There is no stock market bubble

The bigger question is whether rock-bottom interest rates will revert to ‘normal’ and, if so, when

Martin Wolf

   © James Ferguson

Are stock markets, especially the US market, in a bubble that is sure to pop? The answer depends on prospects for corporate earnings and interest rates. Provided the former are strong and the latter ultra-low, stock prices look reasonable.

The best-known measure of market value — the “cyclically adjusted price/earnings ratio” of Yale’s Nobel laureate, Robert Shiller — is indeed flashing red. One can invert this metric, to show the yield: on the S&P Composite index, this is just 3 per cent today. 

The only years since 1880 it has been even lower were 1929 and 1999-2000. We all know what happened then. (See charts.)

Another price is also exceptionally low by past levels: interest rates. The short-term nominal interest rate is near zero in the US and other high-income economies. 

US short-term real interest rates are about minus 1 per cent. Real yields on US 10-year Treasury-inflation-protected securities are minus 1 per cent. In the UK, yields on similar securities are about minus 3 per cent.

Desired returns on equities ought to be related to the returns on such supposedly safe assets. This relationship is known as “the equity risk premium”, which is the excess return sought on equities over the expected returns on government debt. 

This premium cannot be measured directly, since it only exists in investors’ minds. But it can be inferred from past experience, as explained in a 2015 paper by Fernando Duarte and Carlo Rosa for the New York Federal Reserve. 

More recently, in the Credit Suisse Global Investment Returns Yearbook 2020, Elroy Dimson, Paul Marsh and Mike Staunton of the London Business School estimated the excess return on world stocks over bonds at 3.2 percentage points between 1900 and 2020. For the UK, the excess is estimated at 3.6 percentage points; for the US, at 4.4 percentage points.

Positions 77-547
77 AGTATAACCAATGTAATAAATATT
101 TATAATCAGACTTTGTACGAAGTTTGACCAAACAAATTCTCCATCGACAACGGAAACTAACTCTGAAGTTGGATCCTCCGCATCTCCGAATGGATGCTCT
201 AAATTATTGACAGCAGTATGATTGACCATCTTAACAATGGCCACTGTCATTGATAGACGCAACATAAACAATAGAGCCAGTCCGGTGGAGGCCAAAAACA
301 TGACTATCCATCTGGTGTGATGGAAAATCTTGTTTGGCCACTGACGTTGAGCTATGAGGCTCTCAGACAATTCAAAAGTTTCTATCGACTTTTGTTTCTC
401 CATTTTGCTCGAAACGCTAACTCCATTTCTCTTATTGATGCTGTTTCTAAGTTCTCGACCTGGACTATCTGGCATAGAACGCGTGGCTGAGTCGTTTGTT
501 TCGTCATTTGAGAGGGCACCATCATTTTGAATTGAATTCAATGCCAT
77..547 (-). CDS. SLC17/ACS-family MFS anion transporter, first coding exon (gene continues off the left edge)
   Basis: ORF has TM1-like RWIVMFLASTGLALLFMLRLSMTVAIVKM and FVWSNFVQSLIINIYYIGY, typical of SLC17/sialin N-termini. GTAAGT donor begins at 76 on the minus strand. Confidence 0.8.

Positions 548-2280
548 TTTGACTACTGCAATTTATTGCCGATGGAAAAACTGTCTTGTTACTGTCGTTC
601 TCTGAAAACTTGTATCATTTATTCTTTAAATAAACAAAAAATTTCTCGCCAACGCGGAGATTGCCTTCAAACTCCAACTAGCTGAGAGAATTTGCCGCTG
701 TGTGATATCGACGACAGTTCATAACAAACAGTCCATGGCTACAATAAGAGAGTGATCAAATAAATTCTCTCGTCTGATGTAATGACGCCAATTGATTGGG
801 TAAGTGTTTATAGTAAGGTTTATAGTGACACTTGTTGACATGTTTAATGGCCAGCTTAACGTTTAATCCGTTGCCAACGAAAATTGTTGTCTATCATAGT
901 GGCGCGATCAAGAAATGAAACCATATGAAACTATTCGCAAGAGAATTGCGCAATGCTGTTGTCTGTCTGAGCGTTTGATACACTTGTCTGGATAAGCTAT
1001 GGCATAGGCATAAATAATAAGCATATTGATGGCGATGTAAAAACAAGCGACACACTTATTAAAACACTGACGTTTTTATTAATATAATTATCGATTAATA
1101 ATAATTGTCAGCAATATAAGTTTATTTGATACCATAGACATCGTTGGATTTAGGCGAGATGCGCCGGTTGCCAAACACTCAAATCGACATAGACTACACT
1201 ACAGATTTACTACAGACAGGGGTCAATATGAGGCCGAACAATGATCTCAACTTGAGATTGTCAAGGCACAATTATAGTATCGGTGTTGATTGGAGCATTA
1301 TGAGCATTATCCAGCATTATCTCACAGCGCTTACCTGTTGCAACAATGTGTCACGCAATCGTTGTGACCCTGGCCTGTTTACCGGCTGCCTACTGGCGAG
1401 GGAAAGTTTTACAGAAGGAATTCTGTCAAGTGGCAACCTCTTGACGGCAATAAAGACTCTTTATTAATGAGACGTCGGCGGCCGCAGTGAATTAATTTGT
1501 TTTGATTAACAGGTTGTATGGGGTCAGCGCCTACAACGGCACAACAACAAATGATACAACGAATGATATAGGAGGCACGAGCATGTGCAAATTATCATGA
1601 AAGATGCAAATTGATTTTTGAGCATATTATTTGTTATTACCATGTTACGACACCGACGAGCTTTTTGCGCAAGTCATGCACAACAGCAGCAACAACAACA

Are these excess returns in line with what people initially expected? We do not know. But they are a starting point. The premium demanded now might be lower than that sought for much of the past 120 years. 

Corporate accounting has improved greatly. So, too, has macroeconomic stability — at least by the wretched standards of the first half of the 20th century. Moreover, the ability to hold diversified portfolios is far greater now. 

Such changes suggest the risk premium, often believed to be excessive, should have fallen.

The Credit Suisse study estimates aggregate real returns on stocks and bonds in 23 markets weighted by market capitalisation at the start of each year. It shows, interestingly, that the excess return of equities since 1970 have been very low and since 1990 negative. 

But this is because of very high real returns on bonds, as inflation and real interest rates collapsed. Looking ahead, it estimates the prospective excess return of equities at 3.3 percentage points. This is the same as the long-run historical average.

Estimates of Shiller’s metric do not exist for such lengthy periods for non-US stock markets. But estimates can be made since the early 2000s. 

The cyclically adjusted earnings yield is currently 7.6 per cent on the FTSE 100, 5.4 per cent on the DAX 30 and 4 per cent on the Nikkei 225.